Queenie by Candice Carty-Williams was my Book of the Month pick for March. One look at the cover and I was sold. Everything from the box braids to the ear piercings screamed: You will relate to this book. I have *never* regretted judging a book by its cover so much. <insert facepalm emoji>
It literally pains me to write this review. I wanted to love this book and I barely even liked it. I was ready to black girl magic hashtag y’all too death. In the end, I felt no magic, just an extreme sense of disappointment.
Queenie Jenkins is a 25-year-old Jamaican-Brit who lives in London. She is also very clearly having a quarter-life crisis. Dissatisfied with her work as a journalist, frustrated with her family, and facing heartbreak as her longtime boyfriend, Tom, asks her to leave their shared apartment Queenie’s life is a mess. Her friends try their best to steer her back on course, but Queenie will not listen. Loneliness drives her to rebound dating and by dating I mean randomly hooking up with men she barely knows and who treat her like crap.
Tom’s desire for a break leaves Queenie’s life in shambles that 336 pages are not enough to fix. Queenie faces many issues true to Millenials today. Income vs Rent. Dating vs Online hook-ups. Friends vs Frienemies. Personal growth vs Family expectations. Bad decision after bad decision leaves Queenie at rock-bottom.
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Queenie had so much potential. Candice Carty-Williams grazes over some heavy topics in the black community: Interracial relationships. Gentrification. Police brutality. Casual sex. Carty-Williams even touches on the over-sexualization of black women and the stigmas of mental health care in the black community. That list alone gave Queenie the potential to be a relatable, 5-star read. I can’t count the ways it fell short for me.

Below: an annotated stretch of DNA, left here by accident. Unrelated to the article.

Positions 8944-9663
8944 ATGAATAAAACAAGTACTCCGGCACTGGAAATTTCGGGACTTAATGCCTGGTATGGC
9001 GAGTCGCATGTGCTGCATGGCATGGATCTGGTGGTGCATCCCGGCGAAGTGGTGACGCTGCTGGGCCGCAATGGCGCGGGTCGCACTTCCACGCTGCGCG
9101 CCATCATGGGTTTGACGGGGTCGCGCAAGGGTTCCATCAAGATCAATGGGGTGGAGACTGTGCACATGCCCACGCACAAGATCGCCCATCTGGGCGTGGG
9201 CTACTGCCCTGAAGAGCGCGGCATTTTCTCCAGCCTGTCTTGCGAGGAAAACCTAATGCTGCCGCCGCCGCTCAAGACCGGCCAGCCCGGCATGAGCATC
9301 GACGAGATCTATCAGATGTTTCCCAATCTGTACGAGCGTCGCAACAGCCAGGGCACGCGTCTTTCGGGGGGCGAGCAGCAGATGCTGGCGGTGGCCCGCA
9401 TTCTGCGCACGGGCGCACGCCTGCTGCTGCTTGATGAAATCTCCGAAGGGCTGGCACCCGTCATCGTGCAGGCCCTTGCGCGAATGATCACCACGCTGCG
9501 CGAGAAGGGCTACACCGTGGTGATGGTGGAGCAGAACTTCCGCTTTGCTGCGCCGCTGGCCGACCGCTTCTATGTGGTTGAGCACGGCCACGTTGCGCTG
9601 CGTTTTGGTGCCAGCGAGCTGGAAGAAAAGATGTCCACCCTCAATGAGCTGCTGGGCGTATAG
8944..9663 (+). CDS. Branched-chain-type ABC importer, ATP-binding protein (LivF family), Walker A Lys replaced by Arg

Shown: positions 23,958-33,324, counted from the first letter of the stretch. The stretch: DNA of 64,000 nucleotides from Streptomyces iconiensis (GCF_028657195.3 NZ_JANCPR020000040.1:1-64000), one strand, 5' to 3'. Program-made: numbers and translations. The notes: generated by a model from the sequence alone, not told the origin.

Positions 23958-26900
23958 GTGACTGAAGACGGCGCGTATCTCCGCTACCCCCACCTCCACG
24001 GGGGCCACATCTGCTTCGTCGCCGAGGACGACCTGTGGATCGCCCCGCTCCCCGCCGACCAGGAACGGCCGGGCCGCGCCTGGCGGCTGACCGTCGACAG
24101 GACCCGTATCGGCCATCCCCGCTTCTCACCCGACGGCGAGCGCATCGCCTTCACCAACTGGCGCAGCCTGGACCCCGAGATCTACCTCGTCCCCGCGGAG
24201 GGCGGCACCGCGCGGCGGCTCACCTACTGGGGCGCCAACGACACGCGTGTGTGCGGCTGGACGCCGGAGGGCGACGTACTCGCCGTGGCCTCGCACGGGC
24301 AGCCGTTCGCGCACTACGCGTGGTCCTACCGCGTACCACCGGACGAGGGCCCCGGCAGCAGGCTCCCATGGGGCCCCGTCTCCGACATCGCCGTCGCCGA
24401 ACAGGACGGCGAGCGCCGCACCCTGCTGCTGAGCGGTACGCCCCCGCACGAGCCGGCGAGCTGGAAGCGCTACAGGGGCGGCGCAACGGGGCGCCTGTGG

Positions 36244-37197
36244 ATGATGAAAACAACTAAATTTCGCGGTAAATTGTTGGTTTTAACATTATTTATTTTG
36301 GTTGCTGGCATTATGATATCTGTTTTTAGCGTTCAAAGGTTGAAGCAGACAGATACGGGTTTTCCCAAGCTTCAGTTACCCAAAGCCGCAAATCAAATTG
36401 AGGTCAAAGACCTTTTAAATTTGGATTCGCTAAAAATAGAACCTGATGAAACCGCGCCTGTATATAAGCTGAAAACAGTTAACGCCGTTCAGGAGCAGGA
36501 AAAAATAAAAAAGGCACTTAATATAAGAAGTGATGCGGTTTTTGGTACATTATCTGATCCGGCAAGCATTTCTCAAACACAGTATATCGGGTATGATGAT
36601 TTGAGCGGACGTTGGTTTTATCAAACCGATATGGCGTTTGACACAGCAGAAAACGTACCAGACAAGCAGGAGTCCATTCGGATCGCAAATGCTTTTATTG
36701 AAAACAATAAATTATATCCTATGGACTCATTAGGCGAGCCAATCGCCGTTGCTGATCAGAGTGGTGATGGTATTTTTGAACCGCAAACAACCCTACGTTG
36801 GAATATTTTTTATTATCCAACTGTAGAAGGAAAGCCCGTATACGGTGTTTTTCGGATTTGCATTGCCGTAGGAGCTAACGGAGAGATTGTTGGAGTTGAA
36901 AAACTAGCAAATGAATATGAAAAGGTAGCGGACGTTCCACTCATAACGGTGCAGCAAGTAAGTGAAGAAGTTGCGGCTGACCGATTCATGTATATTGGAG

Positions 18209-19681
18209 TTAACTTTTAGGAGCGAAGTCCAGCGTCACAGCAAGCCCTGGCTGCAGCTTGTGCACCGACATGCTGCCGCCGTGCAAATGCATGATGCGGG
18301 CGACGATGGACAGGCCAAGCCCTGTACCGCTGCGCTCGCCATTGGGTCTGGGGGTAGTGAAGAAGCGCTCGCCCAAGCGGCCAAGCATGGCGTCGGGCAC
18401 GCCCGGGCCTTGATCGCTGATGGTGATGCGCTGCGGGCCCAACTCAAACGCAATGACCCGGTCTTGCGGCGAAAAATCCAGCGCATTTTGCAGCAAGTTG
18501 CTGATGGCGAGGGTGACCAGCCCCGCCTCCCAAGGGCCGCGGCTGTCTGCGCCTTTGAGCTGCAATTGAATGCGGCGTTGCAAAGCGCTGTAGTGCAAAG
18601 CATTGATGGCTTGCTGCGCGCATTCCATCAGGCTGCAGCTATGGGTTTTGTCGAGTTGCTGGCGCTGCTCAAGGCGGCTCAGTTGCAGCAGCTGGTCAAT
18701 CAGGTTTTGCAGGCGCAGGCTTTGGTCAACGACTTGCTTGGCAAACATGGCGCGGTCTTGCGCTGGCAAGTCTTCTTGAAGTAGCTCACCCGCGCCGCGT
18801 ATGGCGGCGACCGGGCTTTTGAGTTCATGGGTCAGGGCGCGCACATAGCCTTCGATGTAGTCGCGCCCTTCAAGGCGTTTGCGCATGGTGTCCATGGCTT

Queenie and Tom’s relationship is presented in flashbacks. I literally cringed during their text exchanges. Queenie is obnoxious and it has a lot more to do with her personality than her race. Queenie passes time during their “break” by entertaining a string of white men who treat her horribly. The reason presented (and barely presented I might add) for Queenie refusing to date black men just don’t seem to justify her willingness to accept such abuse from white men.
Queenie tries to address political issues at work but is never quite heard or allowed to work on the pieces that move her. She is in a world surrounded by white people. She chooses white men and white friends while simultaneously being upset by things like gentrification and her white magazine’s refusal to publish police brutality pieces. It’s all a bit confusing.
What I Loved
What I Liked
Candice Carty-Williams did a good job of portraying the struggle black women face when it comes to admitting we are depressed. The black family has a real “you’ll get over it because I did” way of handling things like anxiety and depression. Mental healthcare is truly a topic that needs the stigma removed from it, especially in the black community.
My Biggest Pet Peeve
Queenie is filled with incidents of Queenie being hyper-sexualized. As a black woman, I know this is a real issue but my God so much of it came off as gratuitous. Mind you, I’ve experienced more than my fair share of sexual abuse and disrespect but something about the way it’s presented in Queenie almost turns the problem into a caricature of its real self.
What I Hated
She is probably the most unrelatable, unlikable character I’ve ever read. I can’t articulate how much I wanted to love this book and how disappointed I am that I didn’t.
All In All
You couldn’t pay me to reread this book. But I still think you should read it for yourself to see if you like it. I may have disliked it (strongly) but there are plenty of positive reviews in strong support of Candice Carty-Williams‘s Queenie as well. Pick up a copy and come back and let me know what you think.